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The Future of Women in STEM

Helping to increase the involvement of women and girls in STEM fields is an endeavor of a personal nature. As a woman with a STEM degree, I know firsthand the obstacles women face when pursuing STEM. In middle school, I was discouraged to take upper-level math courses by a teacher who expressed that “math was for boys” and that girls just simply “aren’t smart enough” to become STEM professionals. However, I was lucky.

Unlike many other girls in my shoes, I had a strong support system at home and mentors that restored the confidence and grit it takes to overcome the obstacles women face along STEM pathways. Two key components that have been statistically shown to help increase engagement and encourage women and girls to pursue careers in STEM fields are, establishing the importance of mentors at an early age, and incorporating project-based learning both in and outside of the classroom.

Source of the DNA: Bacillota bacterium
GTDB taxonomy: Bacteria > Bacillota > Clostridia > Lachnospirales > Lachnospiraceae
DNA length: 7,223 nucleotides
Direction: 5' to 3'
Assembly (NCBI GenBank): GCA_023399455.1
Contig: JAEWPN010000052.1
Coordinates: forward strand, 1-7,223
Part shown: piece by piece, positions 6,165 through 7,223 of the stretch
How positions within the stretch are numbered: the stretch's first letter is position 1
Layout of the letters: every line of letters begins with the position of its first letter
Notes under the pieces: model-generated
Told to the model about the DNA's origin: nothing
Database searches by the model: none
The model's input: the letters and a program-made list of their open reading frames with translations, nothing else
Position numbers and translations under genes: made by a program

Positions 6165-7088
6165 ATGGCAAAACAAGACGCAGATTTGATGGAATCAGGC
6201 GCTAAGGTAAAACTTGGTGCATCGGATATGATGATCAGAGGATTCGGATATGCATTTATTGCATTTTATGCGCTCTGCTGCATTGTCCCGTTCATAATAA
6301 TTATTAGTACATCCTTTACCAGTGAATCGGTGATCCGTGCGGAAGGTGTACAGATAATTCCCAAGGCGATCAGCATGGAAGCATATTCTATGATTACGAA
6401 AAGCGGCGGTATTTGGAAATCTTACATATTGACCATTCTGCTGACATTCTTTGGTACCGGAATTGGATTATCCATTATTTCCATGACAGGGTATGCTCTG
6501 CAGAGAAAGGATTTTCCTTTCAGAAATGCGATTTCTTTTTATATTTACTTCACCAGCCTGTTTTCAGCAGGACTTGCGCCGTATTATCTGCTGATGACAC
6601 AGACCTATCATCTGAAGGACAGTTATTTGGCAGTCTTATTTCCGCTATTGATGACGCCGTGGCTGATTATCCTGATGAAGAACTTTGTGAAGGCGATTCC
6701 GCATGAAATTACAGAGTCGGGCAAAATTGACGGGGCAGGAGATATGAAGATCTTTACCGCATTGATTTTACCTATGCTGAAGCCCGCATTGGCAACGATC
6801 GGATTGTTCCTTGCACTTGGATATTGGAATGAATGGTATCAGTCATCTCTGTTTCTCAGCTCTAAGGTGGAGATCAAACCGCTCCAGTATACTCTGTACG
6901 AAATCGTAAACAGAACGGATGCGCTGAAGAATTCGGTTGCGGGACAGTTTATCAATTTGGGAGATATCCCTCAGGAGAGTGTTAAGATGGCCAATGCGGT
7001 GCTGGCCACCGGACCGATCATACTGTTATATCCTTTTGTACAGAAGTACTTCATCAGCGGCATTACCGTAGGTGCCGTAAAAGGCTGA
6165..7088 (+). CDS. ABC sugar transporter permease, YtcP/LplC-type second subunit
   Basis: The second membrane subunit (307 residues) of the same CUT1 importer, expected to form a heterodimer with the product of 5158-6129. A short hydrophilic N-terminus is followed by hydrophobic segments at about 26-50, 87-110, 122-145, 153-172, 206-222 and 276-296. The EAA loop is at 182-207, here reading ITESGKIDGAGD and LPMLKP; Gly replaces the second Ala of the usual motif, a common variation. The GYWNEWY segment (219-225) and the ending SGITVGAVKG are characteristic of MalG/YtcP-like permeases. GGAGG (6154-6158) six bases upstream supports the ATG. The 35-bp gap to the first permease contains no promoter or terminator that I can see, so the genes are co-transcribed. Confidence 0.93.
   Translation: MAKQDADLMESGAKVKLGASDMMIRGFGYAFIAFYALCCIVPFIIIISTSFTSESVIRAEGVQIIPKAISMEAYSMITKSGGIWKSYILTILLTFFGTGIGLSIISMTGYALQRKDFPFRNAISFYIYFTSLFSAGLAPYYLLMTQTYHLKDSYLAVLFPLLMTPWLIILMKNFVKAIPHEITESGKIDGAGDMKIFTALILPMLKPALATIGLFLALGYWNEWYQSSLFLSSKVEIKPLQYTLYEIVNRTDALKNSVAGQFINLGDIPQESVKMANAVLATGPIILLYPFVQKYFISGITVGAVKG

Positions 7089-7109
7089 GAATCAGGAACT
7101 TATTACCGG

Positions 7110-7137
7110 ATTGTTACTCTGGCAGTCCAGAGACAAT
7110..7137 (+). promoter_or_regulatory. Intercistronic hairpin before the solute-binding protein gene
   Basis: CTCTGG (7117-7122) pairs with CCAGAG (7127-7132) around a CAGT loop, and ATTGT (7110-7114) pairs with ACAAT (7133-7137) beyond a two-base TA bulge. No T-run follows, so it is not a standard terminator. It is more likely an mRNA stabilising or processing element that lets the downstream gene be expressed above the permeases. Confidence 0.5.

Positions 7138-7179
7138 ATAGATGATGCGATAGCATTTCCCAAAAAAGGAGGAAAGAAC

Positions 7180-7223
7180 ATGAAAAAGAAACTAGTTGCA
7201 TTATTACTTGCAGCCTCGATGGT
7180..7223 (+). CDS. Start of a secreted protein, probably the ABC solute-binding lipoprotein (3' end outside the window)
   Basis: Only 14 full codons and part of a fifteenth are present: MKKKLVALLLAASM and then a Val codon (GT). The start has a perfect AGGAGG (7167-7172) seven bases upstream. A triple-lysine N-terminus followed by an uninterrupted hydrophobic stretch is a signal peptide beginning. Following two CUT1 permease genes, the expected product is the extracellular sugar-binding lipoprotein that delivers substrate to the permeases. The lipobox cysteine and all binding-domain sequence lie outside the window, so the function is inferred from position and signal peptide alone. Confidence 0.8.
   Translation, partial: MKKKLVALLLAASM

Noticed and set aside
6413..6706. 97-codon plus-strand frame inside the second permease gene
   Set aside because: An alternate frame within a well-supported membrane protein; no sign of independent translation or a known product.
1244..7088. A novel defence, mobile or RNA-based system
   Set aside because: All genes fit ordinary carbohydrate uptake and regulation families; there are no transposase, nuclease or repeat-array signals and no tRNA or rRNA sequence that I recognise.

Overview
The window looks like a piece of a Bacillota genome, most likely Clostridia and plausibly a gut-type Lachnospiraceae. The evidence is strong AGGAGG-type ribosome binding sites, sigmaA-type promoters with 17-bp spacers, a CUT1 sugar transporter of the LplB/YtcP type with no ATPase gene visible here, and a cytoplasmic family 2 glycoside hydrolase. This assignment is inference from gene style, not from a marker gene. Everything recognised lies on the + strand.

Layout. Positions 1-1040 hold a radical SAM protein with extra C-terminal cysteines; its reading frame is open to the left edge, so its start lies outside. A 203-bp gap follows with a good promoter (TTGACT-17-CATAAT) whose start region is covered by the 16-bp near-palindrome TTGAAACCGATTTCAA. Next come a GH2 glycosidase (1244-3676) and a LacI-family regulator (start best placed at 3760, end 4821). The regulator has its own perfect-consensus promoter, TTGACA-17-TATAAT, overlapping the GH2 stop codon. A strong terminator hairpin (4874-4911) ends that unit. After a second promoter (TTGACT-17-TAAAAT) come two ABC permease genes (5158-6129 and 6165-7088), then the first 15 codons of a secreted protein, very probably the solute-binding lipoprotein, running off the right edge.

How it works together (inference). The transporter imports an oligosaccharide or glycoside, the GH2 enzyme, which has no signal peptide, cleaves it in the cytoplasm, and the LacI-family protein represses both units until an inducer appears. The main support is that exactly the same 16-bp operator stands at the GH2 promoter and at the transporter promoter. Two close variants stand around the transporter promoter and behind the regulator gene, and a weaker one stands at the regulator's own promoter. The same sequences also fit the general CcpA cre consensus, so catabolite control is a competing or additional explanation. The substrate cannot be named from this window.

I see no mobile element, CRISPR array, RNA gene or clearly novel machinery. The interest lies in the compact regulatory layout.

Seventy-five percent of girls who participate in hands-on STEM activities outside the classroom feel a sense of empowerment. That finding drops to under 50 percent for those who only experience STEM activities in the classroom. Mentoring plays an important role in fostering motivation and confidence in women and girls along STEM pathways. Girls with a mentor are 2.5 times more likely to be confident in their ability to succeed in school and careers. 

Hands-on activities and project-based learning are great methods to expose girls to the opportunities a career in STEM can offer. These activities can demonstrate the direct correlation between STEM fields and creating impact in communities, while also cultivating innovation, creativity, and teamwork in students. Seventy-two percent of girls and young women say that it is important for them to have a job that directly helps the world. This type of learning provides girls with the skills they need to be successful in a technology driven workforce, and most importantly, instills in them a love for lifelong learning.

In addition, the job growth rate for STEM-related jobs is about 38 percent, not to mention that STEM jobs are among the highest paying careers. With statistics like these, it’s easy to see why STEM education is so important for our students’ success.

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